Evidence of meeting #31 for Public Safety and National Security in the 43rd Parliament, 2nd Session. (The original version is on Parliament’s site, as are the minutes.) The winning word was far-right.

A recording is available from Parliament.

On the agenda

MPs speaking

Also speaking

Christian Leuprecht  Professor, As an Individual
Barbara Perry  Professor, As an Individual
Phil Gurski  Retired Canadian Intelligence Analyst, Terrorism Specialist, As an Individual
Martin Geoffroy  Director, Research Professor, Centre d’expertise et de formation sur les intégrismes religieux, les idéologies politiques et la radicalisation

5:25 p.m.

Director, Research Professor, Centre d’expertise et de formation sur les intégrismes religieux, les idéologies politiques et la radicalisation

Martin Geoffroy

You're absolutely right. However, since there are only 20 seconds left, I can't say much more about this topic.

5:25 p.m.

Liberal

The Chair Liberal John McKay

You have eight seconds now.

5:25 p.m.

Director, Research Professor, Centre d’expertise et de formation sur les intégrismes religieux, les idéologies politiques et la radicalisation

Martin Geoffroy

I have eight seconds.

You're partly right, but there's more to it than that.

5:25 p.m.

Liberal

Emmanuella Lambropoulos Liberal Saint-Laurent, QC

Thank you.

5:25 p.m.

Liberal

The Chair Liberal John McKay

Thank you, Ms. Lambropoulos.

Madam Larouche, you have a minute and a half.

5:25 p.m.

Bloc

Andréanne Larouche Bloc Shefford, QC

Mr. Gurski and Mr. Geoffroy, your presentations were very informative.

I'll try to ask both of you a quick question. Mr. Geoffroy could answer first.

You spoke about the only way for these groups to be heard. That's important to them. I'd like to establish a connection. You also spoke about an increase on the ground, but I want to address the Internet issue. We know that algorithms on the Internet create echo chambers, which push vulnerable people into extremist groups, where they develop a hatred for a particular group.

How can we change the rules and algorithms in these online spaces without affecting freedom of expression, which seems so important to these groups, who want to be heard?

5:25 p.m.

Director, Research Professor, Centre d’expertise et de formation sur les intégrismes religieux, les idéologies politiques et la radicalisation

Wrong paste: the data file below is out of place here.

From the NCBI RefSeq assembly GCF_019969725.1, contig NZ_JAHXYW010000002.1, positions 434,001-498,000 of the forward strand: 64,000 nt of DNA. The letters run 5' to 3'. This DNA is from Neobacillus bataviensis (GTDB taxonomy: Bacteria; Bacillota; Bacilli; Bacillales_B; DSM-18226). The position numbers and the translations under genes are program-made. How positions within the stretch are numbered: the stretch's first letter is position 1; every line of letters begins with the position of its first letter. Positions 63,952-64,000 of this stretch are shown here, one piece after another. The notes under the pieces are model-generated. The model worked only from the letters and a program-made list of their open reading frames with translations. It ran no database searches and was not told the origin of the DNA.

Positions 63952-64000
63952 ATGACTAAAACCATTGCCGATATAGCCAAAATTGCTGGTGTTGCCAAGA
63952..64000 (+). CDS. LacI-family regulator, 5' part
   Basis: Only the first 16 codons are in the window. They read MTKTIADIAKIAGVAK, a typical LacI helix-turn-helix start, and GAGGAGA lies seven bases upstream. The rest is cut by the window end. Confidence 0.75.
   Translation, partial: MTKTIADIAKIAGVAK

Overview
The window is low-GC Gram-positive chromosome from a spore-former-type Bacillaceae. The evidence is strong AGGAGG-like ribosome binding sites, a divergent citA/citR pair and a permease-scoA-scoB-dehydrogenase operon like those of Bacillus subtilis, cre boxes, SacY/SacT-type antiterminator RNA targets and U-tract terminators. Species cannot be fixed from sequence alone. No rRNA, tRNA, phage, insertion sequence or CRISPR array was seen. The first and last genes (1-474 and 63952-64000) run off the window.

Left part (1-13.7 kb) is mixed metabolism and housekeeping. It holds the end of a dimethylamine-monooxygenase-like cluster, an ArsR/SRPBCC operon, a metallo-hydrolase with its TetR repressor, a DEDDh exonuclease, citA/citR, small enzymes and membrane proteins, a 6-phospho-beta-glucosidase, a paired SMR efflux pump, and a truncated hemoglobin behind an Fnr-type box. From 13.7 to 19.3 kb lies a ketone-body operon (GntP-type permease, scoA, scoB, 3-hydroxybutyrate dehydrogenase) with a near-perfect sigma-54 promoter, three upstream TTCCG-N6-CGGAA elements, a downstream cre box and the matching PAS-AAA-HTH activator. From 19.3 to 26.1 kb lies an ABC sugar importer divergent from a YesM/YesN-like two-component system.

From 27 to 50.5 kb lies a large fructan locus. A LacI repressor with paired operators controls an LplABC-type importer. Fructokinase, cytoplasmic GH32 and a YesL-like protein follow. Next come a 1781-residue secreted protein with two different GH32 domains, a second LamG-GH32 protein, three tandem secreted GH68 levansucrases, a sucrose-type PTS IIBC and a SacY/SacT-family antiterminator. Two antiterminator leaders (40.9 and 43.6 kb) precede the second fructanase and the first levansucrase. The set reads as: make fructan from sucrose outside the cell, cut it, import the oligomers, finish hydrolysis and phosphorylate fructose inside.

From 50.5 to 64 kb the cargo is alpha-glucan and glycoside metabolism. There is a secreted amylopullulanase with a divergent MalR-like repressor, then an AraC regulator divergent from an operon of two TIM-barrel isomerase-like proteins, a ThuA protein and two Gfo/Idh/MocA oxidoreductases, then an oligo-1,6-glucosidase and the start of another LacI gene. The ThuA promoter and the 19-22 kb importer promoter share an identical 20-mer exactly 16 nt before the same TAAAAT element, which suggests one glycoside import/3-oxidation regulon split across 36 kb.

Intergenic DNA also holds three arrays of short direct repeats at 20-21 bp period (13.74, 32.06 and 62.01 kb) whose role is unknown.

Martin Geoffroy

Excellent question. Of course, the answer isn't straightforward.

I believe in educating people, starting with young people. That's what I do. I educate people about cognitive biases. It's becoming increasingly difficult to understand how scientific discourse works. This has been exacerbated during the pandemic. People don't know what constitutes a double-blind peer-reviewed academic journal. They take all kinds of information sources from the Internet. That's where you see people like Dr. Raoult. By the way, Dr. Raoult's research on hydroxychloroquine has never been published in an academic journal. He made what we call an argument from authority by saying that he was an immunologist, that he had received a Nobel Prize and so on. Arguments from authority are very popular with extremist groups. The groups may be against authority, but they may also support the authority of these people.

5:30 p.m.

Liberal

The Chair Liberal John McKay

Thank you.

I understand you can also go online to rate your professor—always a bit of fun. I wish I had gone to university when I could rate professors.

With that, Mr. Harris, you have a minute and a half.

5:30 p.m.

NDP

Jack Harris NDP St. John's East, NL

Thank you, Mr. Chair.

I have a question for Mr. Gurski. You said that you heard the previous witnesses. Dr. Leuprecht talked about 12 mechanisms of radicalization, from personal grievance down to martyrdom. In your work with CSIS identifying who it is you follow to see what happens to them, how do you pick from those if it's so difficult, as Dr. Leuprecht pointed out, to actually predict who would end up in the other score?

Is there a method of selecting from this particular group? How do you actually do that?

May 31st, 2021 / 5:30 p.m.

Retired Canadian Intelligence Analyst, Terrorism Specialist, As an Individual

Phil Gurski

That's a great question, Mr. Harris. I would simply say that we at CSIS have the legislative authority to investigate threats to national security based on what's called section 2 of the CSIS Act, and you kind of just go with your gut in many ways.